Critics will say that Danny Amendola caught just 54 passes for 633 yards and missed four games due to injury, but I think the criticism of Amendola’s propensity for suffering injuries is the only legit one. If you look closely, the only reason why Amendola had lower snap counts and reception totals isn’t because he lost Brady’s trust or was bad. (Seriously, where did that come from? I’ll believe it when someone has a report that’s actually sourced, since I’m not one to buy baseless speculation.) No, the Patriots did that to manage Amendola’s snaps and keep him more fresh throughout the seasons for two reasons: 1) he was probably still suffering from groin pains and 2) they knew that they needed to save him for more critical situations, hence part of the reason why his WPA and EPA totals are so strong.

Other advanced statistics (there’s no point in only using simple box score metrics to evaluate players, because that’s where skewed perceptions come from) back up the notion that Amendola played solid football in his first season in Foxboro.  He averaged a solid 7.6 yards per target (0.6 more than Edelman, but that’s skewed against Edelman since he caught shorter passes and had to do more work moving the chains) and caught 65.1% of everything thrown at him. He also led the team with a 58.9% success rate, which measures how consistent a player was (it’s a ratio of how many successful plays they had in relation to the total amount of plays they were involved in).

Still not sold that Amendola was actually good last season? Let’s move on to the statistics found on the Pro Football Focus. He was, of course, given a positive grade, and this includes blocking. Bill Belichick likes his wide receivers to make contributions as blockers, and Amendola is, in my view, easily their best blocker. He’s strong and vicious for a man of his size, and no play stands out to me more than when he pancaked Cleveland Browns respected veteran LB D’Qwell Jackson.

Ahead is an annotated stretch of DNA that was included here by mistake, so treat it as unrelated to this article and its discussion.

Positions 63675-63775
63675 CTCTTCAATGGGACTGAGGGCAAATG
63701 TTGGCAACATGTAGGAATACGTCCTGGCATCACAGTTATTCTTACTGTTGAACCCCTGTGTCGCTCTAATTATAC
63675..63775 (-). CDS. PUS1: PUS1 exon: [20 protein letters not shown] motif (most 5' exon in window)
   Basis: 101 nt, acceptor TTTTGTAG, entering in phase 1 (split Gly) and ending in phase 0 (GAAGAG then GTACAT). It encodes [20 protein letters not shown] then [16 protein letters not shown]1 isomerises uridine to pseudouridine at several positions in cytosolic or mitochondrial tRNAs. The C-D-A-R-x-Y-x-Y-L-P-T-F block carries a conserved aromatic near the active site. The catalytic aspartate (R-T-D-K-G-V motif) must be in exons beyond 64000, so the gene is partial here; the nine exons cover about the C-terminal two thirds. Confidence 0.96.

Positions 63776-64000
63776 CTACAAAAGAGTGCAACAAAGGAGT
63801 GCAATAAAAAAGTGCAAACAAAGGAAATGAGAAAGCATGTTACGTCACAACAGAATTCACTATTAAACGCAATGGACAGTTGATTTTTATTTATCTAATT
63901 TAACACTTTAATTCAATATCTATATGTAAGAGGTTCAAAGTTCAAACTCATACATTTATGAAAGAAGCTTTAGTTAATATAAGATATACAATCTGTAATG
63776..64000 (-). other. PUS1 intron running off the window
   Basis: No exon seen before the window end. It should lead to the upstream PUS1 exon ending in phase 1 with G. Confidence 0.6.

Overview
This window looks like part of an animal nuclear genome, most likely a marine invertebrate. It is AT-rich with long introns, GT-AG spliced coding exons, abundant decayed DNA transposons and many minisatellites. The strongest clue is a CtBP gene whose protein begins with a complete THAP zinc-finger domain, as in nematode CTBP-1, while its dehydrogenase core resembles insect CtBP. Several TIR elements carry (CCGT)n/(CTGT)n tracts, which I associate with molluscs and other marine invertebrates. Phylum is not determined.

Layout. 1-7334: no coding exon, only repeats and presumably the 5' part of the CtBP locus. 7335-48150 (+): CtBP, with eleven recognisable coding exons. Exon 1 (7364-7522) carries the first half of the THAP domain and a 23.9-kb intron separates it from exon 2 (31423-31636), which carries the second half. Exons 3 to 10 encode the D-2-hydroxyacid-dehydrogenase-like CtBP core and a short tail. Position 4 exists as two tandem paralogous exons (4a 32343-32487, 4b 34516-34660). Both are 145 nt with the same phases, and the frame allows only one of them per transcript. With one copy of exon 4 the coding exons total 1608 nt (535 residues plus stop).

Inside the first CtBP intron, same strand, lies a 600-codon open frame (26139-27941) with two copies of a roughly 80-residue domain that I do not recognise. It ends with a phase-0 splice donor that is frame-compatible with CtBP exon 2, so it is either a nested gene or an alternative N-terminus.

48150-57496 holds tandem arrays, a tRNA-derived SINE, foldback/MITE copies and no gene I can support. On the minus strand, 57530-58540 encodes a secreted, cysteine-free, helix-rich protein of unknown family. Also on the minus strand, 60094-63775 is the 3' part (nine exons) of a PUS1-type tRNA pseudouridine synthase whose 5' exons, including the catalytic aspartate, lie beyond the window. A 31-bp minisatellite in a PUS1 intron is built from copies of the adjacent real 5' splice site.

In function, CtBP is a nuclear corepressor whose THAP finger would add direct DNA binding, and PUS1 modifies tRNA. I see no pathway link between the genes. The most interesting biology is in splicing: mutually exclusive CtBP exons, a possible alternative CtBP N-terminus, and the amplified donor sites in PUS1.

Back to the receiving stats. Per the Pro Football Focus, Tom Brady had a 97.3 QB Rating when throwing it in Amendola’s direction, which is 18th in the league among all players with at least 80 targets. Amendola was also 18th in the league in yards per route run from the slot, and the two players tied for 19th were Edelman and Wes Welker. When the Patriots used him in the slot, they made sure to get him involved.

By just about every statistical measure, Amendola had a good season, and his overall statistics cannot be used to undermine how he played, since the Patriots used him differently; they saved him for key situations in games to keep him fresh but made sure to use him when he was on the field. Don’t let one awful game (even if it came in their most important game to that point) overshadow a season of solid play. Sure he is injury-prone, but he did play in 12 games. For comparison purposes, Aaron Dobson and Kenbrell Thompkins plays in 11 each. Although he won’t be cheap when he makes $6 million in the final year of his deal in 2017, that’s a ways off. Next season, he’s making just $3 million. So for one of the league’s better No. 2 wideouts, you are paying him just $3 million next season and $4 million the year after. He’s an injury risk, but why would you cut him after one season, especially when the Patriots have safeguards (a team-friendly deal that escalates) against potential injury? Why would you cut him when he’s going to be at his cheapest?

Cutting Danny Amendola would be ridiculous, and it’s important to take a look at the whole picture and the analytics to fully grasp what he brings to the table. Brady doesn’t trust him?I don’t buy that at all.